Understanding Digital Eye Strain Could Prolong Your Eye Health
Did you know that straining your eyes can increase your chance of encountering eye problems down the road? In this digital age, more of us are experiencing eye strain than ever. So many in fact, that this kind of strain has been given its own name: digital eye strain.
By understanding digital eye strain and what causes it, you can take steps to protect your eyes, and in doing so, preserve your eyesight.
Why is Digital Eye Strain Such a New Issue?
The simple answer to this is that digital technology is new. The more complicated answer is that it’s an evolutionary issue.
The human body is designed to adapt to its environment as it changes around them. Historically, big environmental changes happen slowly over a matter of decades or even centuries. But in the case of this new digital environment of ours, the change has been rapid. Think about it: the technology we use on a daily basis is already so different from what we were using 10 years ago.
As the technology has changed, we’ve become more and more dependent on it. We’re now spending more time staring at a single space than any population of humans in history. Because this change has been so fast, the human body hasn’t had a chance to catch up; our eyes aren’t designed to stare at a screen for eight or more hours a day. As a result, they begin to grow tired.
The Additional Strain of Blue Light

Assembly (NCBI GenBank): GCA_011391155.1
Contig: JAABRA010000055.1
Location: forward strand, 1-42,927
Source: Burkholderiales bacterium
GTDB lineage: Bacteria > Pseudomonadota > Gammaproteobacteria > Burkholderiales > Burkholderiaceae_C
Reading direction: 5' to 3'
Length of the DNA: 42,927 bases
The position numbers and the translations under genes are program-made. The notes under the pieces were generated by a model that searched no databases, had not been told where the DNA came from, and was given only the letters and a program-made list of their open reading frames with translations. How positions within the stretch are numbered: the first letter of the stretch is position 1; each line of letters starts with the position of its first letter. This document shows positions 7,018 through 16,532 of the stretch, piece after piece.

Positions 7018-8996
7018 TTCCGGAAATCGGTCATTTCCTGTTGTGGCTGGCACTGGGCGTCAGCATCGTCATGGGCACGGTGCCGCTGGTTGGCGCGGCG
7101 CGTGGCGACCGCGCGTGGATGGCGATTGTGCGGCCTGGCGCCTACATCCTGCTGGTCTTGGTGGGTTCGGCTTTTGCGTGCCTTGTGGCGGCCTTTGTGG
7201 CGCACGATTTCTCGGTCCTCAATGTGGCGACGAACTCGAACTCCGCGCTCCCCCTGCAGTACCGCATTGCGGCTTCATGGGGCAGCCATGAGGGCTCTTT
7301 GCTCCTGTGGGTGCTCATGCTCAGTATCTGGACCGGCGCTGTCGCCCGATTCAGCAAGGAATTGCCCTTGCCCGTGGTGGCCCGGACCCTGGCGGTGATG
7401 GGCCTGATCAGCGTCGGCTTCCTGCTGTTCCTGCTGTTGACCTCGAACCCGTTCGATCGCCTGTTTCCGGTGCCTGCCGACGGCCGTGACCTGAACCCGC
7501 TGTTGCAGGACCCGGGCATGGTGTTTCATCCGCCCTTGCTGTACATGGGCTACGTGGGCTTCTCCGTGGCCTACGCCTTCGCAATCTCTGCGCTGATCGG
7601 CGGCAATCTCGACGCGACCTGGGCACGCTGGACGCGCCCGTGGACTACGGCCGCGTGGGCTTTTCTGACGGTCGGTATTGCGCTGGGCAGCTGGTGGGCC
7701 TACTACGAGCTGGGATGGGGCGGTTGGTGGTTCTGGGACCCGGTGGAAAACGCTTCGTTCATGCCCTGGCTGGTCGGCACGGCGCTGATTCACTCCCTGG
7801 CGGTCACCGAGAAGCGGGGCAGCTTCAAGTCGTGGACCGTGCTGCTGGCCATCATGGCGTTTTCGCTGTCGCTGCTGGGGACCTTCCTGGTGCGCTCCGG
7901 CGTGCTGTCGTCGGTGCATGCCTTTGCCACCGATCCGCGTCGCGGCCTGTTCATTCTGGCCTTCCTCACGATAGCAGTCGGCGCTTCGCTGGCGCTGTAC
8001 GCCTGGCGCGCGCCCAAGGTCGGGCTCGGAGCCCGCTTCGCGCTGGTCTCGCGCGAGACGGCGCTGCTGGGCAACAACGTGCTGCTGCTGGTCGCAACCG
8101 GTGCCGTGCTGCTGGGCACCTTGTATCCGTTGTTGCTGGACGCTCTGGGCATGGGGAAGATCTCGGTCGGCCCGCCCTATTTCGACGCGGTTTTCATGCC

A contributing factor to digital eye strain is what’s called blue light; a specific wavelength of ultraviolet light. Most phones, monitors, laptops and tablets emit blue light from their displays.
Blue light is a very scattered wavelength of light, meaning your eyes have to work extra hard to focus and make sense of it. This is part of what makes four hours of screen time harder on your eyes than 4 hours of reading a book.
Digital eye strain affects more than just your eyes. Yes, patients usually experience dry, gritty feeling eyes, a headache, or the sensation that they just can’t keep their eyes open; but it’s also common to notice back pain, neck pain, and even just trouble staying on task.
Mitigating Digital Eye Strain
One way to save your eyes from daily strain is to invest in computer glasses. Special lenses filter out some blue light, allowing your eyes to focus with less effort.
Optimizing your workspace will go a long way to preventing digital eye strain. Your computer should be roughly an arm’s length away from your face; the top of your screen should be just below eye level. Position your monitor so there is no glare obstructing your view. These small adjustments could make a huge impact in your comfort and productivity throughout the day.
Use the 20/20/20 Rule
Every 20 minutes, take a break from what you’re doing. Find an object that about 20 feet away from you, and stare at it for 20 seconds. By giving your eyes a chance to focus on something else, you’re letting your eye muscles take a quick break before going back to work. Think of it as getting up to stretch your legs after sitting down for a while.